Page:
Listen to the Interview
As a teacher of music, movement and drama for preschoolers in the U.S., Carol Kranowitz always wondered about what she called the ‘out of sync’ child. The child who didn’t want to take his shoes off on Barefoot Day? Or the one who hid under the table and refused to come out and play?
So when she first heard about ‘Sensory Processing Disorder’ (SPD) from an occupational therapist, it excited her. Finally, she had an explanation for the pattern of behaviour she’d been observing for years.
And a couple of decades on, while speaking at an SPD conference in Chennai recently, she found herself making a similar connection with her audience of parents, teachers and therapists.
“It didn’t matter that I was talking about a case in the U.S. — the behaviour of a child crouching in a corner with her hands over her ears has an international resonance,” comments Kranowitz, author of the acclaimed “The Out-of-Sync Child” and other books on SPD.
A spectrum of disorders
So what is SPD? It refers to an entire spectrum of disorders in which people find it difficult to properly process and react to sensations coming from their environment, whether it’s sound, taste or touch. In some cases they over-respond — the sound of a door slamming could create an excessive ‘fight or flight’ response in them. Or they might under-respond, needing more and more sensations before they react to, for example, heat or cold.
“It often goes undetected through infancy, showing up in children by the time they get to school,” she says. “These children may not want to play with others, may not be able to read the blackboard properly or might under-perform at sports because they’re clumsy and uncoordinated.”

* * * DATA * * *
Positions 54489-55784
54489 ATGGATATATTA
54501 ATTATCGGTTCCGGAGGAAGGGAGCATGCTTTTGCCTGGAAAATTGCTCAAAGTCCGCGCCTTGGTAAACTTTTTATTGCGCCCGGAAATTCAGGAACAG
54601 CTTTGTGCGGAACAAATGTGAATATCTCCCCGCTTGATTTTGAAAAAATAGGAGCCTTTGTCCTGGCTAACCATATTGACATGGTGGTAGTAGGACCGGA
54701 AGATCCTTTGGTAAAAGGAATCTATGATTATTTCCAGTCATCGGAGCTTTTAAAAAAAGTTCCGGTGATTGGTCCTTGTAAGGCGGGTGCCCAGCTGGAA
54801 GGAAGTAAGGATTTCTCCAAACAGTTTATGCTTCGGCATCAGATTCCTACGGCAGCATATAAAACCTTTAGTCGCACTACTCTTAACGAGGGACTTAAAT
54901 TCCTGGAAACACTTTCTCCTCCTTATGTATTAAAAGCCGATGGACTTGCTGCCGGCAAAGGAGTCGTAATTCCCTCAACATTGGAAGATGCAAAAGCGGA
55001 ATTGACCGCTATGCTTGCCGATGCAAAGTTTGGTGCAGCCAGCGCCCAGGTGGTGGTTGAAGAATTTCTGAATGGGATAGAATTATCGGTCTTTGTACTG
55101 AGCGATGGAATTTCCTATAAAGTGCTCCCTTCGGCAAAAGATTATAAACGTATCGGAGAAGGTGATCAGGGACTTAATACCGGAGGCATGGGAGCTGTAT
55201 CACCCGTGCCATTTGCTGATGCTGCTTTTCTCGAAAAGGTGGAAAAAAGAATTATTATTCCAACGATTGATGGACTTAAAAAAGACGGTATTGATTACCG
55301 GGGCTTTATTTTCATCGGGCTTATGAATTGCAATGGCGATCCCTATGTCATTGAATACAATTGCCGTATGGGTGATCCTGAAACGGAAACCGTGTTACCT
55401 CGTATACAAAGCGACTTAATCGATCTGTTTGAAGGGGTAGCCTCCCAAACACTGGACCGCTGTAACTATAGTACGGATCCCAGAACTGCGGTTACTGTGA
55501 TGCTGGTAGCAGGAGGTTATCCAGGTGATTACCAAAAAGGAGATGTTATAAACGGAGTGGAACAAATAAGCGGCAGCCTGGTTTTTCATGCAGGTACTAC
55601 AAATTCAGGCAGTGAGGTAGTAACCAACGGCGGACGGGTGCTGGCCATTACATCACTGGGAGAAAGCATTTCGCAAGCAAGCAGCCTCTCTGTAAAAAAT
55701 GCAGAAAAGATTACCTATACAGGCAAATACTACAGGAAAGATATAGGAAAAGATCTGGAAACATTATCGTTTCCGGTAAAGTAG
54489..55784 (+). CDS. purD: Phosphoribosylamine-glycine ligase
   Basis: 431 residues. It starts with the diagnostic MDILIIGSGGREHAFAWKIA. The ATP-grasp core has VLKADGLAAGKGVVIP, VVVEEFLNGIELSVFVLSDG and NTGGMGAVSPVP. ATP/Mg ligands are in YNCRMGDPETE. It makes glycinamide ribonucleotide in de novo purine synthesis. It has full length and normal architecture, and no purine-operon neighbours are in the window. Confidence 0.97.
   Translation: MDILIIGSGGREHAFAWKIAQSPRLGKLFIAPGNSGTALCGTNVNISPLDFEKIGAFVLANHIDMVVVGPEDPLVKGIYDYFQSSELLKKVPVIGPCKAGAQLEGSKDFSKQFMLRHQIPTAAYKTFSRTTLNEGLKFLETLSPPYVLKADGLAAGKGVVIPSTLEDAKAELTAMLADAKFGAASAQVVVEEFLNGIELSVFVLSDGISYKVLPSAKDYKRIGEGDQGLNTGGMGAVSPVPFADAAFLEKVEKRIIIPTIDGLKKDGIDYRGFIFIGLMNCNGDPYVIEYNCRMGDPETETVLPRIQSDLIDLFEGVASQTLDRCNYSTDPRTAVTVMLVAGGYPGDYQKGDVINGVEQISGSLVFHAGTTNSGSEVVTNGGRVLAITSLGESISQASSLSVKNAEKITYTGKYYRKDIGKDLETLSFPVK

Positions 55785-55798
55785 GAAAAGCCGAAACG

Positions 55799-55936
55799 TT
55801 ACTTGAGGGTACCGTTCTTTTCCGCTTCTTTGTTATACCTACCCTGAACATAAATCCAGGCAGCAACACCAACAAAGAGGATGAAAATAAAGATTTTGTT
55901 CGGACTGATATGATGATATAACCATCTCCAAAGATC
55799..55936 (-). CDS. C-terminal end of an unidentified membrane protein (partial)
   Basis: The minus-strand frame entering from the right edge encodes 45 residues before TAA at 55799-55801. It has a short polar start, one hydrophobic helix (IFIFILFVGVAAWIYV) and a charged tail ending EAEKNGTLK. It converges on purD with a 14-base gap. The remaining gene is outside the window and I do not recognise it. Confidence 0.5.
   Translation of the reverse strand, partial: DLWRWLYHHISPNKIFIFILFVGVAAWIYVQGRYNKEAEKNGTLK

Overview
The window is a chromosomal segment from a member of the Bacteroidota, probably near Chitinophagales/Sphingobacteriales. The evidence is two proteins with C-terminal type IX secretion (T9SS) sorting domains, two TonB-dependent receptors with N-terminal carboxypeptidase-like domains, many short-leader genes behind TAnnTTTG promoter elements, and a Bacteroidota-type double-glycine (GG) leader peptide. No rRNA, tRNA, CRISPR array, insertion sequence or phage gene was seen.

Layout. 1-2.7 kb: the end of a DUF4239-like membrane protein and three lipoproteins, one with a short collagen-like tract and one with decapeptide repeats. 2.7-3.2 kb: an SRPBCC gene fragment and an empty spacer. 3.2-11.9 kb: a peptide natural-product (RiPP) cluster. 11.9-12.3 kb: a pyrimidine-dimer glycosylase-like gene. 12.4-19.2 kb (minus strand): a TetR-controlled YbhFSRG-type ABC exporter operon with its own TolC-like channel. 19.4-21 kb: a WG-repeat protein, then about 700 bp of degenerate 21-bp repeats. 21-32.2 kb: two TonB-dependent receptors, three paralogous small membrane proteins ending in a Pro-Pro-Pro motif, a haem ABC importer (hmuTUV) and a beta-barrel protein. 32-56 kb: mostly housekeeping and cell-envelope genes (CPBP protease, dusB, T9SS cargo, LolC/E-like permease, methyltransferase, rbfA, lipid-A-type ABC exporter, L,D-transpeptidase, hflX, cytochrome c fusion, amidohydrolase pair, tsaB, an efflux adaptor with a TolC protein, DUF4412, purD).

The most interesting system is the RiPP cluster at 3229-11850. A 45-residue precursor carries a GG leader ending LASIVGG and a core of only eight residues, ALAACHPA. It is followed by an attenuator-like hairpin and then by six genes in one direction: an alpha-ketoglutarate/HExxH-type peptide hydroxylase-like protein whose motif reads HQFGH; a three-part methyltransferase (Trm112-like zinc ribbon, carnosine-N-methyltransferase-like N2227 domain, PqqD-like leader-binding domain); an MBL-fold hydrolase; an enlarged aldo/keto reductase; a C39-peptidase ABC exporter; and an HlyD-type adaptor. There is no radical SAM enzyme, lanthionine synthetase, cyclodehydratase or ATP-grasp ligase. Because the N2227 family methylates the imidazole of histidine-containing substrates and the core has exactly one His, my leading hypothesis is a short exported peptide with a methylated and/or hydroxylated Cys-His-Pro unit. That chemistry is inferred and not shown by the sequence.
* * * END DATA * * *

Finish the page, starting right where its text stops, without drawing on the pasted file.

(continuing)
Understandably, this can lead to low self-esteem and under-achievement. And as children with SPD grow into adulthood, they often struggle with depression and social isolation. “These adults develop compensatory mechanisms; you don’t outgrow SPD, you grow into it,” says Kranowitz.
The disorder was first identified by pioneering occupational therapist A. Jean Ayres in the 1950s, but Kranowitz calls it an ‘age-old problem’. “Unfortunately, most children suffering from SPD are labelled difficult or wilful or uncooperative,” she says.
For kids, it can be scary and frustrating; for parents it can be bewildering. “I ask parents to put on their ‘sense goggles’ and ask themselves —‘is your child hiding under the table to get away from some sensation that’s too much for him or pulling daredevil stunts because his sensory systems are hungry for more?’”
Understanding the problem
This was precisely the message behind her recent workshop at FiVe, part of the paediatric therapy centre’s international programme on SPD, ‘Making Sense of Senses’. That was also why this teacher of 25 years wrote “The Out of Sync Child” in the first place. “When I wanted to read up on SPD, I found there was nothing written for regular people, only dense, pretty boring books for therapists!” she laughs.
She’s also since created a screening tool for occupational therapists to use, the Preschool Sensory Scan for Educators (or “Preschool SENSE”). Once a child is identified as having SPD, she advocates occupational therapy that engages the various senses to help them get in sync.